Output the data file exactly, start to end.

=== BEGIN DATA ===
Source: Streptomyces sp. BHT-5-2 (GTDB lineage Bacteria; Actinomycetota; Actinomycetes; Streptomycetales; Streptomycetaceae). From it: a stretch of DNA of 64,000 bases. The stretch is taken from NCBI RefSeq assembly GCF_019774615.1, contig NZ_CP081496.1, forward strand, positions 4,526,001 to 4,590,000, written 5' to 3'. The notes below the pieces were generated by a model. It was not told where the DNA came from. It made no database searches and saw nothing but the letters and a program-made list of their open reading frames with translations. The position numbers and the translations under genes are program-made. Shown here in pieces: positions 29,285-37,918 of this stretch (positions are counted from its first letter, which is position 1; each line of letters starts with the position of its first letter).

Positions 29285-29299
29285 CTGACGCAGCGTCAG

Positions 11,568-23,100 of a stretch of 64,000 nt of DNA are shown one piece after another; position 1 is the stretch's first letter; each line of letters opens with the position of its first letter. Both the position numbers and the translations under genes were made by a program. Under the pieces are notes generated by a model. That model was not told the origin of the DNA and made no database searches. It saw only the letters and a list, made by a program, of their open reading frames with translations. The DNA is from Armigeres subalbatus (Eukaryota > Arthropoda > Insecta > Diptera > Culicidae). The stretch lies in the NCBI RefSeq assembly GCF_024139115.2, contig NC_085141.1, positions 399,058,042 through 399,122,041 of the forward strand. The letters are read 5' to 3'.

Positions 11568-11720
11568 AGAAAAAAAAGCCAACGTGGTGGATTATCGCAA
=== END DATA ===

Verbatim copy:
Source: Streptomyces sp. BHT-5-2 (GTDB lineage Bacteria; Actinomycetota; Actinomycetes; Streptomycetales; Streptomycetaceae). From it: a stretch of DNA of 64,000 bases. The stretch is taken from NCBI RefSeq assembly GCF_019774615.1, contig NZ_CP081496.1, forward strand, positions 4,526,001 to 4,590,000, written 5' to 3'. The notes below the pieces were generated by a model. It was not told where the DNA came from. It made no database searches and saw nothing but the letters and a program-made list of their open reading frames with translations. The position numbers and the translations under genes are program-made. Shown here in pieces: positions 29,285-37,918 of this stretch (positions are counted from its first letter, which is position 1; each line of letters starts with the position of its first letter).

Positions 29285-29299
29285 CTGACGCAGCGTCAG

Positions 11,568-23,100 of a stretch of 64,000 nt of DNA are shown one piece after another; position 1 is the stretch's first letter; each line of letters opens with the position of its first letter. Both the position numbers and the translations under genes were made by a program. Under the pieces are notes generated by a model. That model was not told the origin of the DNA and made no database searches. It saw only the letters and a list, made by a program, of their open reading frames with translations. The DNA is from Armigeres subalbatus (Eukaryota > Arthropoda > Insecta > Diptera > Culicidae). The stretch lies in the NCBI RefSeq assembly GCF_024139115.2, contig NC_085141.1, positions 399,058,042 through 399,122,041 of the forward strand. The letters are read 5' to 3'.

Positions 11568-11720
11568 AGAAAAAAAAGCCAACGTGGTGGATTATCGCAA